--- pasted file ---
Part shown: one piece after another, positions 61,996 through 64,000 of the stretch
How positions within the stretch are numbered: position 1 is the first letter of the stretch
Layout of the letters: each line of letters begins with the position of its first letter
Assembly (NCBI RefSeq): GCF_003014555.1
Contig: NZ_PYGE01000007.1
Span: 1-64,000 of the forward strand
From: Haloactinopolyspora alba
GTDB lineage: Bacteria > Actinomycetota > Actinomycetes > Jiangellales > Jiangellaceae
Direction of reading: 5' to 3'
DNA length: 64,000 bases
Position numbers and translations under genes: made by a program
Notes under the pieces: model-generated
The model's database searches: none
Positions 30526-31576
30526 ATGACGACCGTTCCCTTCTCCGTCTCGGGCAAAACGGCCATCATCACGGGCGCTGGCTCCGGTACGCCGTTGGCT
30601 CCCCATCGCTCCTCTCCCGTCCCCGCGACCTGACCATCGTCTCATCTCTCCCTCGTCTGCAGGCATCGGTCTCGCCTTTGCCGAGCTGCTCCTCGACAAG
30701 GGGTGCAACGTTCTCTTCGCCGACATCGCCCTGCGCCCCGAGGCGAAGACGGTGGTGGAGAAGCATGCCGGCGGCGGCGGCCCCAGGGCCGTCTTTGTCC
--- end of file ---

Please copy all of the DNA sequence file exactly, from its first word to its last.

Part shown: one piece after another, positions 61,996 through 64,000 of the stretch
How positions within the stretch are numbered: position 1 is the first letter of the stretch
Layout of the letters: each line of letters begins with the position of its first letter
Assembly (NCBI RefSeq): GCF_003014555.1
Contig: NZ_PYGE01000007.1
Span: 1-64,000 of the forward strand
From: Haloactinopolyspora alba
GTDB lineage: Bacteria > Actinomycetota > Actinomycetes > Jiangellales > Jiangellaceae
Direction of reading: 5' to 3'
DNA length: 64,000 bases
Position numbers and translations under genes: made by a program
Notes under the pieces: model-generated
The model's database searches: none
Positions 30526-31576
30526 ATGACGACCGTTCCCTTCTCCGTCTCGGGCAAAACGGCCATCATCACGGGCGCTGGCTCCGGTACGCCGTTGGCT
30601 CCCCATCGCTCCTCTCCCGTCCCCGCGACCTGACCATCGTCTCATCTCTCCCTCGTCTGCAGGCATCGGTCTCGCCTTTGCCGAGCTGCTCCTCGACAAG
30701 GGGTGCAACGTTCTCTTCGCCGACATCGCCCTGCGCCCCGAGGCGAAGACGGTGGTGGAGAAGCATGCCGGCGGCGGCGGCCCCAGGGCCGTCTTTGTCC